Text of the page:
Why has it taken me so long to plant an orchid in my garden?
This spring, I found Bletilla striata, a hardy orchid, at one of the local garden centers. Tucked away in a corner in black one-gallon plastic containers, these orchids just looked like some lily leaves with a small flower stalk.
But they drew my attention and I couldn’t put one in my cart fast enough, even though I didn’t know much about them, other than what was on the tag.
“Hardy orchid with shiny green foliage and hot pink flowers in summer. Prefers dappled shade.”
That’s enough info for me to buy an orchid!
Now that they are blooming, I think anyone who saw them, whether or not they were a gardener, would say, ‘Hey, is that an orchid?’
Indeed, it is an orchid! A very pretty little orchid. And since most people think of orchids as growing in the jungles and Florida and other warm places, it will be a nice surprise to see it growing outside in Indiana, just like it is a surprise to see prickly pear cactus blooming in my garden.
I was surprised by another unexpected flower in my garden this morning.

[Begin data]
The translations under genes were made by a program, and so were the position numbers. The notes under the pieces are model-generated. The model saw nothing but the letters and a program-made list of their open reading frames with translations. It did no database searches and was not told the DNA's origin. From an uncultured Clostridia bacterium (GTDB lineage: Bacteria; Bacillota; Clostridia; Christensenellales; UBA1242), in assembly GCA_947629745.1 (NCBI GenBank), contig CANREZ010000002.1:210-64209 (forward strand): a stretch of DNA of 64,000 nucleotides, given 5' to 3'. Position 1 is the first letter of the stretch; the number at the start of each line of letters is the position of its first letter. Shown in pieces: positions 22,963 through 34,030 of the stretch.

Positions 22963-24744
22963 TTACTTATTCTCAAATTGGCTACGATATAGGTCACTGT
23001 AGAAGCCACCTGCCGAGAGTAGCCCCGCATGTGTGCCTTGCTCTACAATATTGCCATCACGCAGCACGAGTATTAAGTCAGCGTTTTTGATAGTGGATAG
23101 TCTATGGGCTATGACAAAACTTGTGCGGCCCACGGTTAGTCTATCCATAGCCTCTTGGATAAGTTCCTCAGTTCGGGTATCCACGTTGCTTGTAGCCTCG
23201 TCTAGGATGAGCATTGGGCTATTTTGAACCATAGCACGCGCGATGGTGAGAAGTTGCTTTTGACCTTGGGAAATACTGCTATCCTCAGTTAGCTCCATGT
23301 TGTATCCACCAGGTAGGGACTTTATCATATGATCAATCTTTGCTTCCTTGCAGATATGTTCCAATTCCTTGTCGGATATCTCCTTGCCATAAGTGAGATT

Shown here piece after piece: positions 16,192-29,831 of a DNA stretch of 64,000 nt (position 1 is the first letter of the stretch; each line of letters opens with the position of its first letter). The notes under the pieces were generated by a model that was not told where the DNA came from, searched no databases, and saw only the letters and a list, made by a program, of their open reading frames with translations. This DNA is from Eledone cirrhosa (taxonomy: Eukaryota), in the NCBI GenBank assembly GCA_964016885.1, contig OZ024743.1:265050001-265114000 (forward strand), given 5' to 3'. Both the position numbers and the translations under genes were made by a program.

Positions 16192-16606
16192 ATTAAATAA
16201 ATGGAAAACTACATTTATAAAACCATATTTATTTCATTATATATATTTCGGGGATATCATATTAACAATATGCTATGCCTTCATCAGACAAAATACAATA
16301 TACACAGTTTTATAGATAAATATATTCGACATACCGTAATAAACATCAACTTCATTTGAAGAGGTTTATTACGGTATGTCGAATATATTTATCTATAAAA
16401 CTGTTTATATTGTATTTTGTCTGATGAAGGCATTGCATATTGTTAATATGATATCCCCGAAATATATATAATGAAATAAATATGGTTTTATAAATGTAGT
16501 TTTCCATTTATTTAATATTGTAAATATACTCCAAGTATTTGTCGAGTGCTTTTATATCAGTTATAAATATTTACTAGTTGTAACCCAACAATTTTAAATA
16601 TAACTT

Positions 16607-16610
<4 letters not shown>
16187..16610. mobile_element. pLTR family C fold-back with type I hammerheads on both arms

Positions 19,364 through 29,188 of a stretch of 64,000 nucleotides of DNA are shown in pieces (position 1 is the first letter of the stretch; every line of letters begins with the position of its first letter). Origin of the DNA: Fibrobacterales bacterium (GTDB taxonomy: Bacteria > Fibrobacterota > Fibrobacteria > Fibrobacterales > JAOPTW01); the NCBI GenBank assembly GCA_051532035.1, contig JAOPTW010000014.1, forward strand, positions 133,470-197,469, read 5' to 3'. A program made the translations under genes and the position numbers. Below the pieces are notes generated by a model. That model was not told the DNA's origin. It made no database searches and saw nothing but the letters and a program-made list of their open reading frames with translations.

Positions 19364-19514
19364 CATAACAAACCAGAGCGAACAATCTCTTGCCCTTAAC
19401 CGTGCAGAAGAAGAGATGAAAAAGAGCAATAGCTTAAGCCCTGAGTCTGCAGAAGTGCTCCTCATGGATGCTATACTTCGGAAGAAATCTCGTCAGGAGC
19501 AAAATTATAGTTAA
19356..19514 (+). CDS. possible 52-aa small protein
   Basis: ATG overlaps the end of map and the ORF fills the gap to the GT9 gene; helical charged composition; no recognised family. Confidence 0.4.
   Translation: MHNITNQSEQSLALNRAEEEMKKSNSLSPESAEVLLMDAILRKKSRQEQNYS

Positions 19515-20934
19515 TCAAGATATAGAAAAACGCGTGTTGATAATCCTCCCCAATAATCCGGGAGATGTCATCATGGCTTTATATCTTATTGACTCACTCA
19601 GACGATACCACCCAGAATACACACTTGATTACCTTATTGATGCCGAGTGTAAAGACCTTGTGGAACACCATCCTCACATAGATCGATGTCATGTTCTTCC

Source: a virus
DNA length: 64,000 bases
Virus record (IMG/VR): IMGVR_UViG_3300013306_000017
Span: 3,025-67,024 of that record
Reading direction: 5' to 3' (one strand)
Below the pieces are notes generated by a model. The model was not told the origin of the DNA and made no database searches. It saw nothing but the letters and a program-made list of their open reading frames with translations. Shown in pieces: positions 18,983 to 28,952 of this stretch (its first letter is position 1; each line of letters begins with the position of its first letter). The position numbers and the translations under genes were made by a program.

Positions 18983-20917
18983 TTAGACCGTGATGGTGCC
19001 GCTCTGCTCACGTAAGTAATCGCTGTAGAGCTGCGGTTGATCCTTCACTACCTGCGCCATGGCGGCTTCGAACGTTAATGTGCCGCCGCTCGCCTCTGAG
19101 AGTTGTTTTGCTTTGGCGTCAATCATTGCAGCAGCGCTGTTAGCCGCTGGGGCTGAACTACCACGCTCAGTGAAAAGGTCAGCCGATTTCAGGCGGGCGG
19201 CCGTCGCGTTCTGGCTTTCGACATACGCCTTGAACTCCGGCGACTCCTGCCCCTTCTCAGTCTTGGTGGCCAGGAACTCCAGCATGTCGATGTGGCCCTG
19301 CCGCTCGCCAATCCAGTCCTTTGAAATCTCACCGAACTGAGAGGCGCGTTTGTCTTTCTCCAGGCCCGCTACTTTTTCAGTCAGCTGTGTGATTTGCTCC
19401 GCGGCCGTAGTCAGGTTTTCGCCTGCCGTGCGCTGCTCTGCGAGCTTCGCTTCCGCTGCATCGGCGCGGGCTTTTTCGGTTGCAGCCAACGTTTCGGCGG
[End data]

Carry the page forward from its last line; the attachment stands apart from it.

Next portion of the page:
You would think with my constant posting and harping about keeping a garden journal or some kind of record of what gets planted in your garden, I wouldn’t find my self staring down at a flower in my own garden thinking, “Who or what are you?”
The foliage on this plant is odd, too. It’s sort of blue green and straplike.
I think this made an appearance last year, but at some point I must have cut it off. Perhaps it is a bulb I planted and forgot about? I just know I have no recollection of it. If anyone could help identify this plant, be it a weed or a cultivated flower, I’d be forever grateful.
What’s unexpected in your garden?
(By the way, back in her day, Elizabeth Lawrence spent quite a bit of time helping others identify flowers, but without the aid of the Internet or other garden bloggers. She knew and corresponded with gardeners across the country and would look to them, her own library and knowledge, and plant experts at local universities to help identify flowers she didn’t know the name of. And she kept meticulous notes on 3 x 5 cards, as I understand it, so I feel certain if she had planted this yellow flower in her garden she would have written it down and known what it was!)